Desert Bioscaping - October 20, 2010
Jeff Schalau, Associate Agent, Agriculture & Natural Resources
University of Arizona Cooperative Extension, Yavapai County
“Desert bioscaping” is an ecologically-based approach to landscaping that conserves water, reduces energy use, provides wildlife habitat, and minimizes (or eliminates) the use of pesticides and fertilizers. The University of Nevada Cooperative Extension has promoted bioscaping in the Las Vegas area for several years. They have also created a simple guide that teaches the basic concepts and provides examples and ideas. The principles of desert bioscaping are sustainable, easy to understand, and can be readily applied to any Arizona landscape. Below, I have outlined a few bioscaping concepts.
Water harvesting has become a very popular garden topic and many local people have installed rain barrels and larger water capture and storage systems. While these systems are great, they can also be expensive. Passive water harvesting is another technique which simply shapes the land surface and directs surface flow to areas where water can be stored in the soil. The use of pavers and mulches also increases water infiltration. Pervious pavement is a newer technology that allows water to pass directly through paved surfaces to be stored in the soil. However you approach it, keeping naturally occurring precipitation from leaving your property conserves water.
Composting kitchen scraps, garden trimmings, and other suitable materials is another bioscaping practice. This reduces waste going to the landfill and is a ready source of organic matter and nutrients for garden and landscape plants. The resulting compost can be used as a soil amendment or surface mulch. If you have a turf area, keep it small and mow it with a mulching mower. In our desert climate, grass clippings will rapidly decompose on the soil surface reducing the need for fertilizers. I’ve heard all the excuses – forget about them and start composting.
Design your landscape to include deciduous trees that create shade during summer while allowing sunshine through during the cool season. This conserves energy and creates outdoor living space. Vines can also cool down temperatures, but avoid invasive and/or destructive species such as English ivy and Vinca major. Grapes and flowering vines are better choices. You can also select plants that are food sources to hummingbirds and beneficial insects to add interest to your landscape.
If you discover a pest problem, use integrated pest management strategies to minimize negative effects to non-target organisms. Correctly identify the pest, monitor it to determine if the damage is truly significant, and apply cultural and/or mechanical management strategies before reaching for a pesticide. Watch for natural enemies such as ladybird larvae, lacewings, and preying mantids before you apply insecticides. If you determine that a pesticide is necessary, select a least toxic product and apply it only to the affected area.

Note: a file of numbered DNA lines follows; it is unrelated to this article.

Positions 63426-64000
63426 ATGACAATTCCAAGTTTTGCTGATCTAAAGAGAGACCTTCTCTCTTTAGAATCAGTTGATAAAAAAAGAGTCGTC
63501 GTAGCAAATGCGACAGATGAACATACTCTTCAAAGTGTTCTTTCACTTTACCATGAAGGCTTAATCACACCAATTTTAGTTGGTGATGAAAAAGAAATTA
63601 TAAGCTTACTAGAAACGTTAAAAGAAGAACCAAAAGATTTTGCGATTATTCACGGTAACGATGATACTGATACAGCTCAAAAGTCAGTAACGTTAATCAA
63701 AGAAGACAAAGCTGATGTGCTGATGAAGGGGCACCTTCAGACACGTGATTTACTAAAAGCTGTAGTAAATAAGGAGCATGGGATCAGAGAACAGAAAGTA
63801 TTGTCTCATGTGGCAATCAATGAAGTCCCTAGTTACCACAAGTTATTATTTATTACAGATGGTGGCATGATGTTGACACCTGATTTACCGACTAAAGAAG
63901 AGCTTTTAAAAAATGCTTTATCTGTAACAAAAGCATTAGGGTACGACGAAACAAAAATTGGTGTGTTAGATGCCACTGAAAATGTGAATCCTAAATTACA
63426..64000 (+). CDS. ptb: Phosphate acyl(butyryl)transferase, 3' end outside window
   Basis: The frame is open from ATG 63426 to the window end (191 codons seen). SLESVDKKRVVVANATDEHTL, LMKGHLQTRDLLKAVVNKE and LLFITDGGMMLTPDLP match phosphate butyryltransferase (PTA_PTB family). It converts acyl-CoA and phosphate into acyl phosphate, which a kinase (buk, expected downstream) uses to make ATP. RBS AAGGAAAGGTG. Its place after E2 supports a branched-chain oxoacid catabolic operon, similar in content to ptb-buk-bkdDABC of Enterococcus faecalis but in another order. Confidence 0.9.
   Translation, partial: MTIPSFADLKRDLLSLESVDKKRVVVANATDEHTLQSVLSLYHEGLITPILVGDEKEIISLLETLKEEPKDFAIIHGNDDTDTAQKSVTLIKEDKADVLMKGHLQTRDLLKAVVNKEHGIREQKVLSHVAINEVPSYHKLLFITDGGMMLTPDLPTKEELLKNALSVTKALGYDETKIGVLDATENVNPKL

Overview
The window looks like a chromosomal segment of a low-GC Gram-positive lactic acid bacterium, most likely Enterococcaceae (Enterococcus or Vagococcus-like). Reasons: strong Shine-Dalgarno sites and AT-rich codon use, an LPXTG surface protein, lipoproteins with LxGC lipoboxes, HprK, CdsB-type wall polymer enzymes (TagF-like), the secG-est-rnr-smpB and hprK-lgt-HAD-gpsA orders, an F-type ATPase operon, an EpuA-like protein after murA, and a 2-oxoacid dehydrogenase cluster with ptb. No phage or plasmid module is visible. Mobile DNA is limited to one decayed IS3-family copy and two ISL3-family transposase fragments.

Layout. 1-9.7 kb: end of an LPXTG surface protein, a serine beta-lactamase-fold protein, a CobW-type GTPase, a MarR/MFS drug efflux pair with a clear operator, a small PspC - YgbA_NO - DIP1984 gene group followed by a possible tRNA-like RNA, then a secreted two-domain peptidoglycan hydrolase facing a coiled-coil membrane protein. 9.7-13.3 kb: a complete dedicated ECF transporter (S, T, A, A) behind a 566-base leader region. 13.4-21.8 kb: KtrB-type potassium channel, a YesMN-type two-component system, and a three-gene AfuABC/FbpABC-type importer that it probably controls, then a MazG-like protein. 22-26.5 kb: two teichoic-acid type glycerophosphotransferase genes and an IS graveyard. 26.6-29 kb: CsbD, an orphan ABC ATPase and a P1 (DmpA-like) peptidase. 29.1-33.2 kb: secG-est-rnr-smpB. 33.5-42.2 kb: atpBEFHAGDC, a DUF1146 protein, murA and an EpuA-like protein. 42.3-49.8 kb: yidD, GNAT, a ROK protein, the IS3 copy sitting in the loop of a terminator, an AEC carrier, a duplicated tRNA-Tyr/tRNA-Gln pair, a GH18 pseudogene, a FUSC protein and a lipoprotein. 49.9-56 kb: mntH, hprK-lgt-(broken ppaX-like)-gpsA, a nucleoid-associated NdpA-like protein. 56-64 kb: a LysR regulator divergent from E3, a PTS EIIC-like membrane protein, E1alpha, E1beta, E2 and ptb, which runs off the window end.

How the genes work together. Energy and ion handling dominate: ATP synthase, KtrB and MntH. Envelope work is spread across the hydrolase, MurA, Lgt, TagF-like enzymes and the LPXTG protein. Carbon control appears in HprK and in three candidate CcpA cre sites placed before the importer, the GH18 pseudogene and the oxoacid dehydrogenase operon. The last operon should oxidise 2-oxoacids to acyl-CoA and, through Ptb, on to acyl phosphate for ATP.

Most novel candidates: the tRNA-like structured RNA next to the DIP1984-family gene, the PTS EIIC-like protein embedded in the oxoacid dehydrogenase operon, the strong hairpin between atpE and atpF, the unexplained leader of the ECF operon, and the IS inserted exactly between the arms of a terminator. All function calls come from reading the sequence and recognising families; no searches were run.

Many “garden experts” promote the use of nitrogen fertilizers on all landscape plants. This is a myth which is perpetuated by people that sell fertilizers. Nitrogen fertilizers promote leaf and shoot growth which often leads to weak wood and/or the need to prune plants excessively. Herbivorous insects prefer feeding on nitrogen-fertilized plants because they are more tender and nutritious. Roses, fruit trees, and turf are some exceptions and do require periodic nitrogen fertilization. Excess nitrogen is also a water pollutant and should be used with care near rivers, streams, irrigation ditches, and areas of shallow groundwater. Fertilize woody landscape plants only when they display nutrient deficiency symptoms.
Do not overplant your landscape. Plants need space to be healthy and they will occupy the site over time. If your property has native plants and undisturbed areas, incorporate these features into the overall plan. Once you disturb a native ecosystem, weeds usually invade the area. Research the mature size and shape of plants species to be used and ensure they will not touch your roof or interfere with utilities. Have your property “blue staked” before you dig to avoid damage to underground utilities – call 811 or go to www.azbluestake.com for more information.
There is much more to know about Desert Bioscaping. You can download the 21 page University of Nevada Desert Bioscape Guide at www.unce.unr.edu/publications/files/ho/2004/sp0412.pdf or go to this column the Backyard Gardener website for a live link.
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Last Updated: October 14, 2010
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